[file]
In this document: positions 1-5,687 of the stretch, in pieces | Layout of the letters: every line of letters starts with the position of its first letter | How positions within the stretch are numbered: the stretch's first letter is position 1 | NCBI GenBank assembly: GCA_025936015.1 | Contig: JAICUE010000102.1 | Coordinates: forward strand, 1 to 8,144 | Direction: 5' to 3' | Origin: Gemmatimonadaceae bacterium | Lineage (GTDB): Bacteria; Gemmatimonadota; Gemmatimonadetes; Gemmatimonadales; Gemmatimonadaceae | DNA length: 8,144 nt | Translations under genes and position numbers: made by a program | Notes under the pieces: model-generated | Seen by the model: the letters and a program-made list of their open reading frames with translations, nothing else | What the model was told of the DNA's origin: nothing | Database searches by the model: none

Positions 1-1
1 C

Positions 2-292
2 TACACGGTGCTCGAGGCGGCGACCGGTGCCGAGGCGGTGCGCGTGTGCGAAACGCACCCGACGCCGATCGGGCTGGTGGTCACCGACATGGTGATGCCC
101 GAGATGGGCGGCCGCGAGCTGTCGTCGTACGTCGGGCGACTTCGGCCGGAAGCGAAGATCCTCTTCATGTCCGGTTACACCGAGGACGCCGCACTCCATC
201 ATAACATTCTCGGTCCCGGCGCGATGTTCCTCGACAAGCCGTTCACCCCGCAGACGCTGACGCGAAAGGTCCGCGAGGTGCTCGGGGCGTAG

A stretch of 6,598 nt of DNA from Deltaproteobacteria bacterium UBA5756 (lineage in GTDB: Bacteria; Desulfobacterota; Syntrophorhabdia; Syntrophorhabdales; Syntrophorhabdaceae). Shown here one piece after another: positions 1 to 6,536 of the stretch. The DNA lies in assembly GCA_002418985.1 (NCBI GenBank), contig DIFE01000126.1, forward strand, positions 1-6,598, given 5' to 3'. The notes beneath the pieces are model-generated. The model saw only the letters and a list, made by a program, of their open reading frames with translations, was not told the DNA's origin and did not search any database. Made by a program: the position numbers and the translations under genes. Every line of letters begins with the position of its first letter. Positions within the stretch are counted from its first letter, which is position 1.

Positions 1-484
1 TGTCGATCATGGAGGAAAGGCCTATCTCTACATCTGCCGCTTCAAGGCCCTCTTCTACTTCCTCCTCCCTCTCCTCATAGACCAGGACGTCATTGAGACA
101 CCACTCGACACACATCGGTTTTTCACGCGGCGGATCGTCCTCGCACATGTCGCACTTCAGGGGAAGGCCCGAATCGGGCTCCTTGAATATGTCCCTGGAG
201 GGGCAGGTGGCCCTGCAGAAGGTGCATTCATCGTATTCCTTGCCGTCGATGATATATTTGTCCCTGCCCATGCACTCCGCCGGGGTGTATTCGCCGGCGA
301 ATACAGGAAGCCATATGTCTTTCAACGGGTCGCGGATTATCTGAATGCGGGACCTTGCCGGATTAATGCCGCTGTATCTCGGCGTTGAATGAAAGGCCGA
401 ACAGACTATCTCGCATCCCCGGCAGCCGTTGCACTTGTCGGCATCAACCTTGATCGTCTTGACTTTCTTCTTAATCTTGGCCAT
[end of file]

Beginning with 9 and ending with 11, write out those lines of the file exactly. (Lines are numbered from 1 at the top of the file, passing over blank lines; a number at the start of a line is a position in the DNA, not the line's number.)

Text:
Positions 1-484
1 TGTCGATCATGGAGGAAAGGCCTATCTCTACATCTGCCGCTTCAAGGCCCTCTTCTACTTCCTCCTCCCTCTCCTCATAGACCAGGACGTCATTGAGACA
101 CCACTCGACACACATCGGTTTTTCACGCGGCGGATCGTCCTCGCACATGTCGCACTTCAGGGGAAGGCCCGAATCGGGCTCCTTGAATATGTCCCTGGAG